Krauss adds that she doesn’t want to require a specific uniform for her team for practicality reasons.
    “I’d rather you wear clothes you can wear other places,” she says.
      While comfort is key with Krauss, her team is certainly never dressed down for work. Local brides typically reflect the classic, preppy style of the surrounding area and Krauss says her staff for the most part does, too. Their personal styles also reflect the aesthetic of the shop.
    “I’m really lucky my people just get it,” she says. “There is never a discussion needed. We all want to look our best, and portray our best self, on a day we have a lot of appointments.”
    Team members typically wear slim-fitting dress pants and a blouse. They usually wear brands like J.Crew, Ann Taylor and Zara.
    Krauss says she won’t tolerate anything too bold, something with a political message or anything too short, too low or too tight.
    “If customers are looking at you like ‘what is she wearing?’ they are focused on the wrong thing,” she says. “You don’t want them to be distracted from the appointment.”
    But that doesn’t mean Krauss wants her staff to blend into the background.
    “In general we all dress stylish, but not super fashion-forward,” she says. “Our style is classic with a twist, which is what we say about our gowns. We often get compliments from our customers about our outfits. When that happens, I know we are dressing correctly. Plus, it’s one more way we can bond with the bride.”  
    Krauss’ Best-Dressed Tip: Krauss likes to start the day in heels and change into flats if necessary. “When I’m planning my outfits I pick things that look good with both heels and flats,” she says.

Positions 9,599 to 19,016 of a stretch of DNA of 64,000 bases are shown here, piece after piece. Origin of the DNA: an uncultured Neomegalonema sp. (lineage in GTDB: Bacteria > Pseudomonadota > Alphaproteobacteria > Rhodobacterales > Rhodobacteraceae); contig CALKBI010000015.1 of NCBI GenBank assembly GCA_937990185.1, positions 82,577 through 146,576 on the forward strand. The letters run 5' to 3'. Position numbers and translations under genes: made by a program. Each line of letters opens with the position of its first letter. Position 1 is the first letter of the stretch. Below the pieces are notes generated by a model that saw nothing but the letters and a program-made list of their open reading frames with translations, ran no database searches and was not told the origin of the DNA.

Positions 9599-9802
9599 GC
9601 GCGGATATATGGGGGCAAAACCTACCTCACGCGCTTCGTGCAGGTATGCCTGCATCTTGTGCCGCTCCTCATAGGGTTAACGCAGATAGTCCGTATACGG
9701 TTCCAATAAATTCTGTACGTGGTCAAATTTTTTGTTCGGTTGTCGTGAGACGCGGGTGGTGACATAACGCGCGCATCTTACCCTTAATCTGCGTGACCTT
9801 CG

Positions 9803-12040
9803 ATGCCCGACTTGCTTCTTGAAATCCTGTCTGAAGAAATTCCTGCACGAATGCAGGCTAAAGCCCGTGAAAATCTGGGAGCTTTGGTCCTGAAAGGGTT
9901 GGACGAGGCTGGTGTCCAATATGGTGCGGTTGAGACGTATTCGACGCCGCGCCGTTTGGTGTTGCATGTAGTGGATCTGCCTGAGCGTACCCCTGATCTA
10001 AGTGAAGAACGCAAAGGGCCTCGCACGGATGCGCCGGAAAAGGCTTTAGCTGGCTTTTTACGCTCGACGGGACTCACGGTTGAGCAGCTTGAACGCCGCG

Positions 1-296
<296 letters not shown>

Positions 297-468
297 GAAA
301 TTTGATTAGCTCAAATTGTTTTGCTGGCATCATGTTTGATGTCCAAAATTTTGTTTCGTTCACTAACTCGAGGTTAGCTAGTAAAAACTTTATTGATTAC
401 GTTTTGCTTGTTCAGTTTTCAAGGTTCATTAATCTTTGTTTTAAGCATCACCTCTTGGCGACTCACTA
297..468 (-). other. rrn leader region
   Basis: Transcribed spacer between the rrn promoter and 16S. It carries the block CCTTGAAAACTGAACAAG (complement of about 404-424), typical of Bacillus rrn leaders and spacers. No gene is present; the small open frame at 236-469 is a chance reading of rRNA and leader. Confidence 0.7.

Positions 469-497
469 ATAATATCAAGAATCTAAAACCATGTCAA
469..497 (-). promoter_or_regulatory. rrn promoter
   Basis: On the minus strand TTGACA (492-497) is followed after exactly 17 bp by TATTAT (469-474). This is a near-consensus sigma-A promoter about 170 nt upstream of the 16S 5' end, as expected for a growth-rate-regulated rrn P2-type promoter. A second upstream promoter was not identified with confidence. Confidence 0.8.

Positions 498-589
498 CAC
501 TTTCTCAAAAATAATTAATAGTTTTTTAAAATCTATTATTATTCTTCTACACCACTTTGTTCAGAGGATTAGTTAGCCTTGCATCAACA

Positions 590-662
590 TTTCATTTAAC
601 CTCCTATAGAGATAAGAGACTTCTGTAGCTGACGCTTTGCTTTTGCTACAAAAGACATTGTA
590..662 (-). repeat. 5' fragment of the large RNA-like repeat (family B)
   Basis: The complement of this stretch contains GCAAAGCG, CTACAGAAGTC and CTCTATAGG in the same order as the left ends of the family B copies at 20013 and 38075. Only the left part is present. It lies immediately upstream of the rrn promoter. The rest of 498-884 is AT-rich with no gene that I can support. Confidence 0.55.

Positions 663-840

Elisa Sinkewitz, Owner
The Yellow Brick Road
Huntington, WV
    During the week, employees at The Yellow Brick Road, a prom and formal wear boutique in Huntington, W.V., must wear dress pants and blouses but on weekends owner Elisa Sinkewitz requires dress clothes in black and white.
    “It’s our busiest days and we like customers to know who works here,” Sinkewitz says. “She may wear black slacks with a white blouse or sweater, or a dress and black shoes in any variation of black and white. She can wear jewelry in any color, and as always hair and makeup is a must.”
    Sinkewitz says she doesn’t require an all-black dress code because she felt it was too severe looking.
    “Black and white gives people more options and still looks professional while allowing them to show their unique personality,” she adds.
    Additionally, Sinkewitz has her employees wear three-pocket waist aprons she purchased from a uniform supply company to help distinguish them from customers. Her staff wears black during the weekdays and yellow on weekends.
    “On Saturday and Sunday we are super busy so this helps them stand out,” she says. “We also use a ring system so the apron pockets help with the rings, dress clips and business cards.”
    Sinkewitz gives customers plastic shower curtain rings covered in unique patterned tape. Customers place their rings around dresses they would like to try on, then consultants can place those dresses in a fitting room.
     Customers are mainly teens shopping for prom and formal dresses, and Sinkewitz’s staff is made up of college-age students 19 to 21. They are all seasonal employees, as the store does not require being highly staffed during the slow season. But Sinkewitz says that having younger, part-time employees does not lead to any problems over the dress code policy.
    “I stress how you look at our initial interview,” she says. “That’s really important to me. Before I hire anyone we talk about that a lot. All of our girls dress really well and have a unique style. They have to represent the look and feel of the store.”
    Sinkewitz’s Best-Dressed Tip: Looking trendy and fashion forward – with hair and makeup done – is very important for consultants working with prom customers, Sinkewitz says. “If we look put together and polished she will trust our judgment,” she says. “The shop has to represent what we are selling, and so do we. Homecoming and prom girls like to have a young girl help them and they look at her and the way she dresses and does her makeup. They think, ‘she looks good so she can make me look good, too.’”

Jill Nelson, Owner
Mia Bridal Couture
Houston, Texas